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What a dumb thread; football is king in the U.S., whereas hockey rules in Canada, just because they show an outdoor game in Edmonton between 2 Canadian teams, is not going to instantly turn a ton of football fans into NHL fans. The heart of the matter is that hockey is nothing but a niche sport here, and without a large tv deal in the US., it always will be.

1. College football
2. NFL/NASCAR
3. MLB
4. NBA
5. NHL

Why not ask why soccer is loved everywhere else but the U.S.?

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Old
11-23-2003, 11:44 AM
  #37
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Quote:
Originally Posted by guinness
What a dumb thread; football is king in the U.S., whereas hockey rules in Canada, just because they show an outdoor game in Edmonton between 2 Canadian teams, is not going to instantly turn a ton of football fans into NHL fans. The heart of the matter is that hockey is nothing but a niche sport here, and without a large tv deal in the US., it always will be.

1. College football
2. NFL/NASCAR
3. MLB
4. NBA
5. NHL

Why not ask why soccer is loved everywhere else but the U.S.?
Why do I even try? If the NHL wants to market their 24 teams in the US, why don't they make an attempt to atleast reschedule until football is over. I'm not saying they have to love it, but why not try and get fans in the seats of some of these embarassing team's buildings?

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11-23-2003, 11:45 AM
  #38
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Quote:
Originally Posted by Jag68Vlady27
The "Original Six" consists of four American teams, two Canadian. Therefore, 24 out of 30 isn't a crazy number if you ask me.

I'm Canadian but I wouldn't blame anybody, American, Canadian, or overseas hockey fan, if they were turned off by the game right about now. WHEN PLAYED PROPERLY, hockey's the greatest sport in the world---as Wayne Gretzky loves to say all the time. When it's not however, it loses a lot of lustre.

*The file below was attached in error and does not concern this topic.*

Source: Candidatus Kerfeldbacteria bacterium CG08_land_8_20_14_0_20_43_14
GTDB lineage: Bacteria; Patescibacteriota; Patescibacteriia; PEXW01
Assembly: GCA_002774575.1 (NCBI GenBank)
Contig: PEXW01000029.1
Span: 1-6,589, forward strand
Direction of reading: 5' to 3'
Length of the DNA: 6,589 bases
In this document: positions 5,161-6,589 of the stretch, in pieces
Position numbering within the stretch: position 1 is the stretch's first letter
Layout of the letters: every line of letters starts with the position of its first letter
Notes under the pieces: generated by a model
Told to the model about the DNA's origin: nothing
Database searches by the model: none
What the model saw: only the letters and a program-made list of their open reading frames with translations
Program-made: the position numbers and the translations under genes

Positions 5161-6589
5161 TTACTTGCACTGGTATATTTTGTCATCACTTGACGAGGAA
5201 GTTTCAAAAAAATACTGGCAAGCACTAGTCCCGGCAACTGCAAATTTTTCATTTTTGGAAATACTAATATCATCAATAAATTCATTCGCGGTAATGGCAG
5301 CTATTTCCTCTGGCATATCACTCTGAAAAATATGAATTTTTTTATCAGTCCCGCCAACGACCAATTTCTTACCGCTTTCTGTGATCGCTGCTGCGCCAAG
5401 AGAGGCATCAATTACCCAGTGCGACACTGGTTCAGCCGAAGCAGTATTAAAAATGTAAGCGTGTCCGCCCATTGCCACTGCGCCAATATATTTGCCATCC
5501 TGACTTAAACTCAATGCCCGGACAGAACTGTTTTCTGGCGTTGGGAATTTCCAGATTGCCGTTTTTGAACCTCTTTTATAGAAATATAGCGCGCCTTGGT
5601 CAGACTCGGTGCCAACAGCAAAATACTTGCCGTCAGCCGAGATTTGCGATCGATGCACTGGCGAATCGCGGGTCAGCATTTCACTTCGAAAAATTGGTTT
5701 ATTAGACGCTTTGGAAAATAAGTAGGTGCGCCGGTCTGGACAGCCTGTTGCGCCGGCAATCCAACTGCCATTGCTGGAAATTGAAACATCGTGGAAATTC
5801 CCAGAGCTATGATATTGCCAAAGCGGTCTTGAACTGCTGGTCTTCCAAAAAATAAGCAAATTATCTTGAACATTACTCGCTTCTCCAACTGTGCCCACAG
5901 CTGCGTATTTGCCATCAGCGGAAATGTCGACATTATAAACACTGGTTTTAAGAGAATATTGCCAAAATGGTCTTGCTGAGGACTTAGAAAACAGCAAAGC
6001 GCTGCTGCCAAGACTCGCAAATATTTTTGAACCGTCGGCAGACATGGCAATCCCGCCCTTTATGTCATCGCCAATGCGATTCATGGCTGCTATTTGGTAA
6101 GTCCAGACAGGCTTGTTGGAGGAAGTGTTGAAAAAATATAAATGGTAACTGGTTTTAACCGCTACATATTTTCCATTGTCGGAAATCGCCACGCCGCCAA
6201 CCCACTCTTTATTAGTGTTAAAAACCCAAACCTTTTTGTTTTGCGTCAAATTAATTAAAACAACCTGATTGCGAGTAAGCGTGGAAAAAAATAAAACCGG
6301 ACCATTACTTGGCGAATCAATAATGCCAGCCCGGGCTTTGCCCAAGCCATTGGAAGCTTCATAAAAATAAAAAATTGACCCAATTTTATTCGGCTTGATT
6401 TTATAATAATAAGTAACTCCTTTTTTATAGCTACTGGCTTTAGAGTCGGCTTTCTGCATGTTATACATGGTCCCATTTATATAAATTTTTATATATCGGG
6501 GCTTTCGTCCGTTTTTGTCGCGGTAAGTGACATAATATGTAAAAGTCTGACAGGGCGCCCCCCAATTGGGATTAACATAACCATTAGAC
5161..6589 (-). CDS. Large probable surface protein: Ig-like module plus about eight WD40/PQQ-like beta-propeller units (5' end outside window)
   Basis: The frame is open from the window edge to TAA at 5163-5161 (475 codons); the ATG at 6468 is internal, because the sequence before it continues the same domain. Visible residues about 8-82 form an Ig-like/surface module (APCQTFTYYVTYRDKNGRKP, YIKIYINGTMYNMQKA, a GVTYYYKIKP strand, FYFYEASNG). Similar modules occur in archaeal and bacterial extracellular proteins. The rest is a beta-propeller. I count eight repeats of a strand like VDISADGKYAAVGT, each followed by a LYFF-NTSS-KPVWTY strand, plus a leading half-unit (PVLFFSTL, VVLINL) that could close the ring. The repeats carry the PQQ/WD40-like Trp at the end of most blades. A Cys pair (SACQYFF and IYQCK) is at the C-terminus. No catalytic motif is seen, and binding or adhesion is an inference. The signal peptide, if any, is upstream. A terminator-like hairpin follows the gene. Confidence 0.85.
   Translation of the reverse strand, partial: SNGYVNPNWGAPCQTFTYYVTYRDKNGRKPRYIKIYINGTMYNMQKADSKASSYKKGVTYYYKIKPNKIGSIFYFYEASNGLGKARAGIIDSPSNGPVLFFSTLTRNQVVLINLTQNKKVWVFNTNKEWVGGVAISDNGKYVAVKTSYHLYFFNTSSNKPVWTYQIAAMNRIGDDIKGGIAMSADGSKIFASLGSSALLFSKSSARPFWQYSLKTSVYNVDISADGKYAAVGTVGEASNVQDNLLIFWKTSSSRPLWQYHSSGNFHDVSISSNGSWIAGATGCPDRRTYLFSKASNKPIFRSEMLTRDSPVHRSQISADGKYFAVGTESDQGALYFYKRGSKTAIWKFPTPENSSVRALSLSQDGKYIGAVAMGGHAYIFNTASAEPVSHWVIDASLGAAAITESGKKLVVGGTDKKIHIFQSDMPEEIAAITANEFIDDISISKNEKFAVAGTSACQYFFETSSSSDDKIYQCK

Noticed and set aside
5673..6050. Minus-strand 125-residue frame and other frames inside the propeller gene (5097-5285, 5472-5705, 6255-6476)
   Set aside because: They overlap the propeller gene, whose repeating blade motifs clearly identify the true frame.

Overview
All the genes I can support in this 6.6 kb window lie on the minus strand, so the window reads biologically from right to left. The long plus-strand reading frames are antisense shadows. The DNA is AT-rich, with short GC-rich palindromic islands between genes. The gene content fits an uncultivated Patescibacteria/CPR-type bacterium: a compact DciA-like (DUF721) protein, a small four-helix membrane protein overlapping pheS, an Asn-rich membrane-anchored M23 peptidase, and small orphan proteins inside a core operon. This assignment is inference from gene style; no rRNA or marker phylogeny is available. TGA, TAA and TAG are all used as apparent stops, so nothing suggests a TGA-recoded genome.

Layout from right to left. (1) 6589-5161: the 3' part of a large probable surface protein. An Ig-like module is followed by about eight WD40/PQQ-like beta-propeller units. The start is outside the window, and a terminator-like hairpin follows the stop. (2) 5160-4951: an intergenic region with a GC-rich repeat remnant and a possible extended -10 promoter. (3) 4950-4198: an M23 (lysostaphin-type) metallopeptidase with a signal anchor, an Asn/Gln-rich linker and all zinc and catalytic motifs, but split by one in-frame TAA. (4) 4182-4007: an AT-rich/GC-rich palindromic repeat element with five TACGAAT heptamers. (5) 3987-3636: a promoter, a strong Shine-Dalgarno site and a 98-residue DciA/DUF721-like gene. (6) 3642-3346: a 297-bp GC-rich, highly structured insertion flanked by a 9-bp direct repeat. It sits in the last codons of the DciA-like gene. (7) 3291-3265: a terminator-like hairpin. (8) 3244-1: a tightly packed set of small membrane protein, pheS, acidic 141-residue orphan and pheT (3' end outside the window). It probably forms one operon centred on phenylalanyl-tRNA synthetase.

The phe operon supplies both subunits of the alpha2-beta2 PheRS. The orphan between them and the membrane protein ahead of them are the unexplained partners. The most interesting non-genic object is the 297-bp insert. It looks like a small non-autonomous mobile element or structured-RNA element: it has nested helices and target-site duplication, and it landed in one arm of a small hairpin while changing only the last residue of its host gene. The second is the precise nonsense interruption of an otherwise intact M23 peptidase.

All 30 current NHL markets could thrive if the game was in better shape but it's not. Tickets are grossly overpriced and players are being paid huge sums of money NOT to score goals. The game has become all about the coaches. It's chess on a frozen pond. It's not the way the game was meant to be played.

We have to get excitement back into your average regular-season NHL game. When you have to take it outdoors just to make the game remotely entertaining, what does that say about the product.

If you can, stick a tape in from the 80's or even the 70's if you want to see hockey the way it was meant to be played. Otherwise, wait until the playoffs because at least there's drama.

Quote:
Originally Posted by guinness
1. College football
2. NFL/NASCAR
3. MLB
4. NBA
5. NHL
Uhhh, no. NFL is number 1, and NASCAR isn't in the equation. I refuse to say NASCAR is more popular than the NHL. This is coming from a guy who has lived in Georgia, South Carolina, and North Carolina the past 26 years. I'm not in love with college sports (when you can see pros do it better), and I will never understand NASCAR.

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Old
11-23-2003, 11:46 AM
  #39
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Why is the NHL sinking in the US?

The question pre-supposes that the league was ever fully afloat in this country. Not true.

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Old
11-23-2003, 11:49 AM
  #40
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You can actually ask an interesting reverse question here. Why is it that when this happened for the first time, not a single Canadian network bothered to show more than a few highlights of Michigan vs. Michigan State? You would think that Canada being a hockey country might be at least a bit intersted in the hockey game with the biggest live attendance ever, no?

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Old
11-23-2003, 11:54 AM
  #41
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Quote:
Originally Posted by monster_bertuzzi
Americans and their college sports
Yea!

I mean it would be really sad if people from Canada paid to see the league where thier future hockey stars are drafted from, or even worse put these games on TV. How silly would that be!

:p

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11-23-2003, 11:59 AM
  #42
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Quote:
Originally Posted by Epsilon